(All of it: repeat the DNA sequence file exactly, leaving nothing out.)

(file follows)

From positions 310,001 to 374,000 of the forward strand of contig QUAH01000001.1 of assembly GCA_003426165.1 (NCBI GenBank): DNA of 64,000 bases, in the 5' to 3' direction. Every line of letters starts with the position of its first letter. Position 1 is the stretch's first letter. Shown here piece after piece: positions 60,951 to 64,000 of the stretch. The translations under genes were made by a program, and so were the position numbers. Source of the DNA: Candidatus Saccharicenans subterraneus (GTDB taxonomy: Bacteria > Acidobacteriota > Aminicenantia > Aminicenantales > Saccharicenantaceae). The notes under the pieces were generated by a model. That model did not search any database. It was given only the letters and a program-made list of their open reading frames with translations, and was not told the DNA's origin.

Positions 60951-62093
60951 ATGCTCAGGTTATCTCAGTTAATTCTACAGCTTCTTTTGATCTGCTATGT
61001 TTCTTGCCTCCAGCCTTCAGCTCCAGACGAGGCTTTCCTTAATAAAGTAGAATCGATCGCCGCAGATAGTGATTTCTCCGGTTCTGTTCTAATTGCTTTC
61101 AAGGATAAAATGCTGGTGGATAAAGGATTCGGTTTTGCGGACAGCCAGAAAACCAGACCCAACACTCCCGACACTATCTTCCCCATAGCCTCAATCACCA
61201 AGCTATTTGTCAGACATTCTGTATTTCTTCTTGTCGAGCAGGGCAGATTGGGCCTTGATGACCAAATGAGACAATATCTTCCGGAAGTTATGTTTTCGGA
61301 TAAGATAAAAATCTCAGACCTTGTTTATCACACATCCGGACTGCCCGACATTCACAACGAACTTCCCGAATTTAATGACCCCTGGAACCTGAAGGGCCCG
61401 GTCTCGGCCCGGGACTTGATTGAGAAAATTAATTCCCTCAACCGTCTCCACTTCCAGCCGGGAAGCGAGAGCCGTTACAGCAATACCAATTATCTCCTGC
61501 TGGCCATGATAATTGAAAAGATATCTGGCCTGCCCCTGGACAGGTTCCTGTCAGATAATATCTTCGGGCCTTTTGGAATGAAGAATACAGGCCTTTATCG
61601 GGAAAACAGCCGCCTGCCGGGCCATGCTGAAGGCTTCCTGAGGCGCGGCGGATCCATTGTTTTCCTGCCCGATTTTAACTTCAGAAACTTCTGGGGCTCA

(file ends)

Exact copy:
From positions 310,001 to 374,000 of the forward strand of contig QUAH01000001.1 of assembly GCA_003426165.1 (NCBI GenBank): DNA of 64,000 bases, in the 5' to 3' direction. Every line of letters starts with the position of its first letter. Position 1 is the stretch's first letter. Shown here piece after piece: positions 60,951 to 64,000 of the stretch. The translations under genes were made by a program, and so were the position numbers. Source of the DNA: Candidatus Saccharicenans subterraneus (GTDB taxonomy: Bacteria > Acidobacteriota > Aminicenantia > Aminicenantales > Saccharicenantaceae). The notes under the pieces were generated by a model. That model did not search any database. It was given only the letters and a program-made list of their open reading frames with translations, and was not told the DNA's origin.

Positions 60951-62093
60951 ATGCTCAGGTTATCTCAGTTAATTCTACAGCTTCTTTTGATCTGCTATGT
61001 TTCTTGCCTCCAGCCTTCAGCTCCAGACGAGGCTTTCCTTAATAAAGTAGAATCGATCGCCGCAGATAGTGATTTCTCCGGTTCTGTTCTAATTGCTTTC
61101 AAGGATAAAATGCTGGTGGATAAAGGATTCGGTTTTGCGGACAGCCAGAAAACCAGACCCAACACTCCCGACACTATCTTCCCCATAGCCTCAATCACCA
61201 AGCTATTTGTCAGACATTCTGTATTTCTTCTTGTCGAGCAGGGCAGATTGGGCCTTGATGACCAAATGAGACAATATCTTCCGGAAGTTATGTTTTCGGA
61301 TAAGATAAAAATCTCAGACCTTGTTTATCACACATCCGGACTGCCCGACATTCACAACGAACTTCCCGAATTTAATGACCCCTGGAACCTGAAGGGCCCG
61401 GTCTCGGCCCGGGACTTGATTGAGAAAATTAATTCCCTCAACCGTCTCCACTTCCAGCCGGGAAGCGAGAGCCGTTACAGCAATACCAATTATCTCCTGC
61501 TGGCCATGATAATTGAAAAGATATCTGGCCTGCCCCTGGACAGGTTCCTGTCAGATAATATCTTCGGGCCTTTTGGAATGAAGAATACAGGCCTTTATCG
61601 GGAAAACAGCCGCCTGCCGGGCCATGCTGAAGGCTTCCTGAGGCGCGGCGGATCCATTGTTTTCCTGCCCGATTTTAACTTCAGAAACTTCTGGGGCTCA